This blog has been pretty dormant for a while, eh?  As I mentioned before, I have been getting back into cooking again after several years of avoiding the kitchen as much as possible.  There have also been so many new grocery stores in Houston to explore (I miss Fiesta Market Place in Sugar Land, too bad that didn't catch on).

And after many years, several decades in fact, of living in Houston the sprawl and traffic has gotten to me.  Time and again when I've thought about going out to try some place that involves driving half-way across town, even before I get dressed I'm thinking I'll just rummage through the pantry, the fridge and the freezer and see what I can cook up at home and save that trip to that hyped new place until I have some other reason or two or three to be in that neighborhood.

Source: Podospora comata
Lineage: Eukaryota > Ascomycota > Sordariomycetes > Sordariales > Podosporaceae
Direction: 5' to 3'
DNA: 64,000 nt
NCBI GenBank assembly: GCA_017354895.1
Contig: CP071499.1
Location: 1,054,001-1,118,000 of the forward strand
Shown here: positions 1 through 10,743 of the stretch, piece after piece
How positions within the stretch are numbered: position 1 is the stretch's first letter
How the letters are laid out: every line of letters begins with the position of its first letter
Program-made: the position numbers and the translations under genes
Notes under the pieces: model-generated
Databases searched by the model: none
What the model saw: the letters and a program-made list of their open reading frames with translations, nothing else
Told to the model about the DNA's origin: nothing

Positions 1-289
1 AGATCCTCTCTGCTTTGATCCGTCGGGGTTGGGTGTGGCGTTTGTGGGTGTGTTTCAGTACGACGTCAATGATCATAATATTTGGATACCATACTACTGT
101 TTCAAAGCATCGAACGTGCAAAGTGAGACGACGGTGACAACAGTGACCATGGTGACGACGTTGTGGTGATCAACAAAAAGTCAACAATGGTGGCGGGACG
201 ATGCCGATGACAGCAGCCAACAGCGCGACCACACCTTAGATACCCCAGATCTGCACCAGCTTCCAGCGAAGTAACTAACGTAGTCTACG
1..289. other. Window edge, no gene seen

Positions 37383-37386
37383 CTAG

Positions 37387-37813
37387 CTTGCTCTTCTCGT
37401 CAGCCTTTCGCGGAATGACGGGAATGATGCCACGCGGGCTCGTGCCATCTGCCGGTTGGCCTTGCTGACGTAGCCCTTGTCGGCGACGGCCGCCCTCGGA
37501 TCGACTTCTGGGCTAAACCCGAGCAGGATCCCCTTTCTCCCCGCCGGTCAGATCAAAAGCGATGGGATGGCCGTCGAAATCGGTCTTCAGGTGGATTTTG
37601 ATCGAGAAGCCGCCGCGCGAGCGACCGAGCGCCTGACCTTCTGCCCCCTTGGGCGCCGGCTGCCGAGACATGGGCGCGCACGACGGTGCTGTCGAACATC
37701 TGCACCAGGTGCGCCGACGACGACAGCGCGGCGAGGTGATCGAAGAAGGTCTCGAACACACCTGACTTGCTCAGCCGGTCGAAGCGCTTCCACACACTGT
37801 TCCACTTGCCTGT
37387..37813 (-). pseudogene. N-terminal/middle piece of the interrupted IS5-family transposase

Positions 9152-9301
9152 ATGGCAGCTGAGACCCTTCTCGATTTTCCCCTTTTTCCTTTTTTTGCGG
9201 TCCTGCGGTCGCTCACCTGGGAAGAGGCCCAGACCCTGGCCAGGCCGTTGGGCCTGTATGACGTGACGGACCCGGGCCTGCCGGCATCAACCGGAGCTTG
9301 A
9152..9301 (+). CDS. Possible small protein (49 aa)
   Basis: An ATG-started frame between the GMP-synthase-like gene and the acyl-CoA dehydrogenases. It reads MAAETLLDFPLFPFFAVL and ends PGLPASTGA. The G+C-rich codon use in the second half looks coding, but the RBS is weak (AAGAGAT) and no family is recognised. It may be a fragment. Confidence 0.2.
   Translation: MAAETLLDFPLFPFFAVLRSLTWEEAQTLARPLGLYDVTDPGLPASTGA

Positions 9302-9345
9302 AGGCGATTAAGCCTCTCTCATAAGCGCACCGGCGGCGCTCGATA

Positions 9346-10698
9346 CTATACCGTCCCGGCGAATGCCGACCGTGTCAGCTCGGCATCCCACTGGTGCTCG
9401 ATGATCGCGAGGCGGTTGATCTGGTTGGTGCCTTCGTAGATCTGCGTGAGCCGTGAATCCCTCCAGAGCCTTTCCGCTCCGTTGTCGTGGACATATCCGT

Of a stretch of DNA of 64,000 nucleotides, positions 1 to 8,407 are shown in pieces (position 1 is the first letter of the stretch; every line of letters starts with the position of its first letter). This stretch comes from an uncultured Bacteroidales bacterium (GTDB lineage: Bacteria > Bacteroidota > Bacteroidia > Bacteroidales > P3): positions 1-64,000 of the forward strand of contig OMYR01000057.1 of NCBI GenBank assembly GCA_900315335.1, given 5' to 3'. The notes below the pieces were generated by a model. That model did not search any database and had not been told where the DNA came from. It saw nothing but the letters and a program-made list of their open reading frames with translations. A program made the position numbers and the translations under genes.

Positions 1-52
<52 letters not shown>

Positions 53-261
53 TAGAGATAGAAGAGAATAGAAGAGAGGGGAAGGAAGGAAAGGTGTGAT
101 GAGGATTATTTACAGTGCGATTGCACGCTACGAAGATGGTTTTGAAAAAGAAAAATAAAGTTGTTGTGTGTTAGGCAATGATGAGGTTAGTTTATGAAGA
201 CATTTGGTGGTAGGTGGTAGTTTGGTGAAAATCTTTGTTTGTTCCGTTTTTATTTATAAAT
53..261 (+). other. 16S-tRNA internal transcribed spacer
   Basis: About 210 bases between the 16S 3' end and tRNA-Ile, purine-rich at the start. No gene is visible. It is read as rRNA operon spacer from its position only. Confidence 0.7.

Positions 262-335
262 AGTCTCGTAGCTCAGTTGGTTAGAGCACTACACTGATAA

But sometimes I get a craving for something I can't find a good version of in my part of town or can't prepare as well as a few favorites I've found over the years such as the Pollo Asado from the La Silla units on the southeast side or the El Norteno units mainly in the Spring Branch area.

I balked at making the trip just for a lunch and kept putting it off but eventually I caved to the craving and I set out, thinking I would let the flow of traffic on the major thoroughfare that runs by my neighborhood determine my direction.  There was no traffic in either direction - this doesn't happen often - so what to do now?  I avoided the difficult decision and the long drive to either Long Point or Telephone and ran over by the La Bala unit on South Post Oak, thinking I remembered they had pollo asado on the menu that I'd never tried.

Great decision-making there, Bruce!  This is the best Pollo Asado I've found on the southwest side and the frijoles charros (not in the picture) were better than any I've had from El Norteno or La Silla.  Pictured is the Medio Pollo @ $6.  Pollo Entero is $11.

My earlier report on Pollos Y Tacos La Bala